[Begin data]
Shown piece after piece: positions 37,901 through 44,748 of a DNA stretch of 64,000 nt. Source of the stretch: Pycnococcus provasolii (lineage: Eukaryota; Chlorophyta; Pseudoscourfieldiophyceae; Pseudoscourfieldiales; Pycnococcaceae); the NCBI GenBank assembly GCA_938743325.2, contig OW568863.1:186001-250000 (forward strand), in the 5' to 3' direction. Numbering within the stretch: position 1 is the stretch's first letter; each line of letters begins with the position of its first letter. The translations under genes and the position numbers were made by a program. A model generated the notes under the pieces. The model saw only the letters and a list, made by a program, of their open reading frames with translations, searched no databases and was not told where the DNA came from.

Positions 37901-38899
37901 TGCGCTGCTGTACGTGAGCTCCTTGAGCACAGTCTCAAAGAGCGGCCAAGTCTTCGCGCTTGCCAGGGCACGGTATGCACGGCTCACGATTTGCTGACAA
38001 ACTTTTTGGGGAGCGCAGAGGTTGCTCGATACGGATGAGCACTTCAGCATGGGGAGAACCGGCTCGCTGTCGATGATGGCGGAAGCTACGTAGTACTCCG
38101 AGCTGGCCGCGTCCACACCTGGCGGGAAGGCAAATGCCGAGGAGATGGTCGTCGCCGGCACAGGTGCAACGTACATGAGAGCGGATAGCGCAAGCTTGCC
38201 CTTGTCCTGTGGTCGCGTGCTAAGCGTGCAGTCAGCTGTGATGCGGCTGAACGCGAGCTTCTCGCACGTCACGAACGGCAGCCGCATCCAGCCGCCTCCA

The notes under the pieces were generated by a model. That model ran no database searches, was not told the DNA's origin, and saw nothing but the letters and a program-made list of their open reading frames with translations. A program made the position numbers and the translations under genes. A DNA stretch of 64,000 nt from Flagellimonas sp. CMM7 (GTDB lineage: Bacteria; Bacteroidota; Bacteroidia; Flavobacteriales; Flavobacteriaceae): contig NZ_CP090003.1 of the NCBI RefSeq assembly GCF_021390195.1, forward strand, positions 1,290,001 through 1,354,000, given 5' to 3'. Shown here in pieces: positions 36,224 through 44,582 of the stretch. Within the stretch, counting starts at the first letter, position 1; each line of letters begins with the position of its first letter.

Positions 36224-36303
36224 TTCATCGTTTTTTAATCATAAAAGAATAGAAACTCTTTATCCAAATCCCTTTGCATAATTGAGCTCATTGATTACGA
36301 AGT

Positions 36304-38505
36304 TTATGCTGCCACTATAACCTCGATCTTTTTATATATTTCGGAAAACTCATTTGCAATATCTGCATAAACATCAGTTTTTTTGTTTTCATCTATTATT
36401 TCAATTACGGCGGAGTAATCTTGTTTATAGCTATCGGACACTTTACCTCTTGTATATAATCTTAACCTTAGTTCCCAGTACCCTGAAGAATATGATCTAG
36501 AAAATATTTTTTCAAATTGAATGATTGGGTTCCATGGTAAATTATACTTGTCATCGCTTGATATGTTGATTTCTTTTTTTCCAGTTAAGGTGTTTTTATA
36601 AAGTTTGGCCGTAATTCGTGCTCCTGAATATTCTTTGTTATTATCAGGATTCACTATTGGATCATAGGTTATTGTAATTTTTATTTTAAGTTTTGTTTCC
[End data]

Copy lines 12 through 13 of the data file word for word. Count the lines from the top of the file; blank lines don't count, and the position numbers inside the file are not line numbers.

36304 TTATGCTGCCACTATAACCTCGATCTTTTTATATATTTCGGAAAACTCATTTGCAATATCTGCATAAACATCAGTTTTTTTGTTTTCATCTATTATT
36401 TCAATTACGGCGGAGTAATCTTGTTTATAGCTATCGGACACTTTACCTCTTGTATATAATCTTAACCTTAGTTCCCAGTACCCTGAAGAATATGATCTAG